The “Pursue Your Passion” Generation

There is a lot of rhetoric out there about chasing your dream and crossing the chasm and creating a “muse” business.

But, here’s the harsh reality: It’s all complete BS.

There are many, many “experts” out there trying to sell you a particular paradigm. Essentially, some publishers and organizations, including your state and national societies, are trying to convince you that our profession is an island, and wholly isolated from the risk of job losses and business failure due to advances in technology. We’re not manufacturing, they say, so the robots can’t displace us.

Fast forward to this pursue your passion nonsense.

Let’s be real here. It doesn’t matter if tax, accounting, bookkeeping, etc. is your passion or not.

Trust me, tax is not my passion.


Never, ever forget: I got into the tax resolution world as a means to an end.

I was bankrupt and homeless — literally living in my vehicle. When I entered the tax profession, it was merely a J.O.B., intended to put food on the dashboard. At the time, I really didn’t care what I did to earn money.

But I learned to love it.

I found pieces of this business that I could be passionate about. The statistics, the marketing, nuances within the IRM and IRC. Basically, all the stuff I could geek out about.

I found a place within taxation to exert my true passions.

You need to do the same. We work in a fairly thankless profession, but you don’t have to love the tax work itself. In fact, you don’t even have to do the tax work. All tax and accounting work is a technical skill with plenty of knowledgeable (and licensed) practitioners looking for work. You can hire people to do the grunt work for you, and focus on the aspects of the business that you’re passionate about.

I recently spoke to the cousin of a close friend that is considering changing careers. She’s worked in bookkeeping for a long time, and thinks that she can be successful in sales. When we first started talking, she was talking about retail sales, because that was something she could get passionate about.

I told her to put the brakes, and not make such a drastic career change. I suggested that she shadow some sales reps for a few days, and see how a sales job actually works on a day to day basis. If she liked that, then I suggested a sales job within the accounting realm. Perhaps software sales, or business development for an accounting firm. This had never dawned on her as an option.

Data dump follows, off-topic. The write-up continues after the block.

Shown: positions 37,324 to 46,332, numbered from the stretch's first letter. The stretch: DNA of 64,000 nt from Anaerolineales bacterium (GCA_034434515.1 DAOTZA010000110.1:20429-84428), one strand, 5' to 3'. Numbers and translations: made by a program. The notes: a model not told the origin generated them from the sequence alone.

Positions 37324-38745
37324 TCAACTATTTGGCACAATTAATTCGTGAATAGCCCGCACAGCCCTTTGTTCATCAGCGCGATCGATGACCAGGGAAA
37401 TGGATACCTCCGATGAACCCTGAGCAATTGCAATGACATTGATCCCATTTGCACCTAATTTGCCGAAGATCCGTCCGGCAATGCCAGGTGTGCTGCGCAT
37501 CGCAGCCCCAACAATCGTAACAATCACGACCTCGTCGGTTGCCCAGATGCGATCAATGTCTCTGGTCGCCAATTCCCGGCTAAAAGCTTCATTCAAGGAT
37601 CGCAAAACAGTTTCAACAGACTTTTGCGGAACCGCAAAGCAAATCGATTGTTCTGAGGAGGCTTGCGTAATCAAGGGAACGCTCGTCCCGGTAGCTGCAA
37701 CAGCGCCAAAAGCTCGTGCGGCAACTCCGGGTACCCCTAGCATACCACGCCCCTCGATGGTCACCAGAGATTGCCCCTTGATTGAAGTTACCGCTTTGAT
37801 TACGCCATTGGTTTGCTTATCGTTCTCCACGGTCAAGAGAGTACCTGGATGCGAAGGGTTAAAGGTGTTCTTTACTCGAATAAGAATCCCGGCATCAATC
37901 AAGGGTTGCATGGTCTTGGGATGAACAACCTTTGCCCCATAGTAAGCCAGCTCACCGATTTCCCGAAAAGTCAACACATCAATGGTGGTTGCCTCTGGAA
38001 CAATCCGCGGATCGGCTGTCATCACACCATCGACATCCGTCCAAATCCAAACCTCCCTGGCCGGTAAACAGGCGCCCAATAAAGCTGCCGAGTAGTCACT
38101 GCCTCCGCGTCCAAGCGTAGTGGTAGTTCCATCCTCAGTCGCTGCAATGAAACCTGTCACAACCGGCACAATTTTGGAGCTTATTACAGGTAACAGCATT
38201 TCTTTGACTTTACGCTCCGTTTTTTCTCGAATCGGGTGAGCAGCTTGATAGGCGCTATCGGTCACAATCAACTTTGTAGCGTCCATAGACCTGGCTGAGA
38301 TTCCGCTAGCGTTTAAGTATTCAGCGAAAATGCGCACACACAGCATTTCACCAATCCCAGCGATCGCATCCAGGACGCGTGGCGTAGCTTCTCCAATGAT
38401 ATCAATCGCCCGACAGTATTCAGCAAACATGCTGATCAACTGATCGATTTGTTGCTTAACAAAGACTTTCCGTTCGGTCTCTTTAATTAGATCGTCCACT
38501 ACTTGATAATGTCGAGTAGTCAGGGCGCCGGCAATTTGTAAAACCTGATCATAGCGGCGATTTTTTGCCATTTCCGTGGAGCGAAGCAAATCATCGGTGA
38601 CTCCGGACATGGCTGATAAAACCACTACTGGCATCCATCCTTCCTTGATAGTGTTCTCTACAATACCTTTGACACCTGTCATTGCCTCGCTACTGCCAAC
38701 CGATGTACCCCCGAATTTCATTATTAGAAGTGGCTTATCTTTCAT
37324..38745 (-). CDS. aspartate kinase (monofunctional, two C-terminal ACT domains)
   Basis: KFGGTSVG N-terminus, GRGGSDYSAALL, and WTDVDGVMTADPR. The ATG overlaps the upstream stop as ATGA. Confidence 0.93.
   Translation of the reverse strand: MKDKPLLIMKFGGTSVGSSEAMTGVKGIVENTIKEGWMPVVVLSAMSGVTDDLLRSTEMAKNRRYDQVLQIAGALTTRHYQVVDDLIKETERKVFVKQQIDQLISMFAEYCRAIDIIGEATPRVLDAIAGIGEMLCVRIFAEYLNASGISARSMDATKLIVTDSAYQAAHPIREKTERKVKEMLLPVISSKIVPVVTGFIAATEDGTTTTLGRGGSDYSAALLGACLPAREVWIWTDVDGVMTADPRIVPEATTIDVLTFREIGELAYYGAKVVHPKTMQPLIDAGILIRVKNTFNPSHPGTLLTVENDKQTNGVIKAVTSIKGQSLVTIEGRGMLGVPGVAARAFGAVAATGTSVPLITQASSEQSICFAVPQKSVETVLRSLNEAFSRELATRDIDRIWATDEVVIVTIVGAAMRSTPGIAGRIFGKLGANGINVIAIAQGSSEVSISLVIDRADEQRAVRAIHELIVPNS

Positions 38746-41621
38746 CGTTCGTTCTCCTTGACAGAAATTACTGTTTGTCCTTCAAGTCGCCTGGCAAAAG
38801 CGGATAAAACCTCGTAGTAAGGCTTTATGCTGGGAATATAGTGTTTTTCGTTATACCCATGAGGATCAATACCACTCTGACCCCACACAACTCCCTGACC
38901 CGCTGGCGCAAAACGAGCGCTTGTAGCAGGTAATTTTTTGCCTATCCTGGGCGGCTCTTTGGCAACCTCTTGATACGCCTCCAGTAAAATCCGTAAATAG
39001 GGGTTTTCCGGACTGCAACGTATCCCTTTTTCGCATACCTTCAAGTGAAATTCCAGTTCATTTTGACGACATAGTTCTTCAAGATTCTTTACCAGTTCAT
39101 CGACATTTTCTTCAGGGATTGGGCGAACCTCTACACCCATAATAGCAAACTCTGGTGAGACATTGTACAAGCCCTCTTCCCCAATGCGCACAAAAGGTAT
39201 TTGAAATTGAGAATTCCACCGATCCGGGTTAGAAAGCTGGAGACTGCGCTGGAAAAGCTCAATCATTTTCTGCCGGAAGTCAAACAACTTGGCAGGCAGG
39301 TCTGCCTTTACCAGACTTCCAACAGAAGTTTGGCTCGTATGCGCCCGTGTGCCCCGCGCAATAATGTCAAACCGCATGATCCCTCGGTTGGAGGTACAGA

If you don’t like what you’re doing, then definitely change it. Pursue your passion — but within limits. Don’t change careers entirely, especially if you’ve invested decades into your tax or accounting career.

Our profession is changing rapidly. New opportunities are being created almost every month. The core members of our profession are starting to retire, so there is plenty of upward mobility for those of us in our 30’s and 40’s. There is no shortage of regulatory and technological change that will drive innovation and revolution in what we do. Look for opportunities within those changes, and try to match your passions to some of those changes.

Are you fascinated with the idea of dropping everything and becoming a life coach? Don’t do that… Just don’t. Teach CPE instead, or become a training manager at a large accounting firm. Or get into the recruiting side of accounting or law. All of these are fairly similar to life coaching, but without the drastic professional change.

Passionate about surfing and dreaming of opening a surf shop in Cost Rica? There’s nothing wrong with that, but understand the financial limitations and the realities of things like business visas in foreign countries. How are you going to support yourself while growing your surf shop? This is where services like tax resolution really shine, because you can make some serious money working 100% remotely from your clients.

Are you a recent accounting graduate and only 3 months into your first auditing job at a large CPA firm, and already hating your life? Well, you’re financially committed at this point — suck up the next nine months to get your one year of minimum experience to punch your CPA ticket. Get that license, then strike out on your own. That CPA license is a golden ticket that’s worth having, so don’t throw it away.

There’s nothing wrong with pursuing your passion. I’ve done it myself on multiple occasions, and continue to do it to this day with Prolaera (I’m passionate about making CPE not suck anymore). But you’ll notice that I’ve made my passions work within the confines of my existing background and skills — everything has been an offshoot of something else, never starting from scratch.

So sure, pursue your passions. But don’t burn down the house as you walk out the door. That goes double for you Millennials.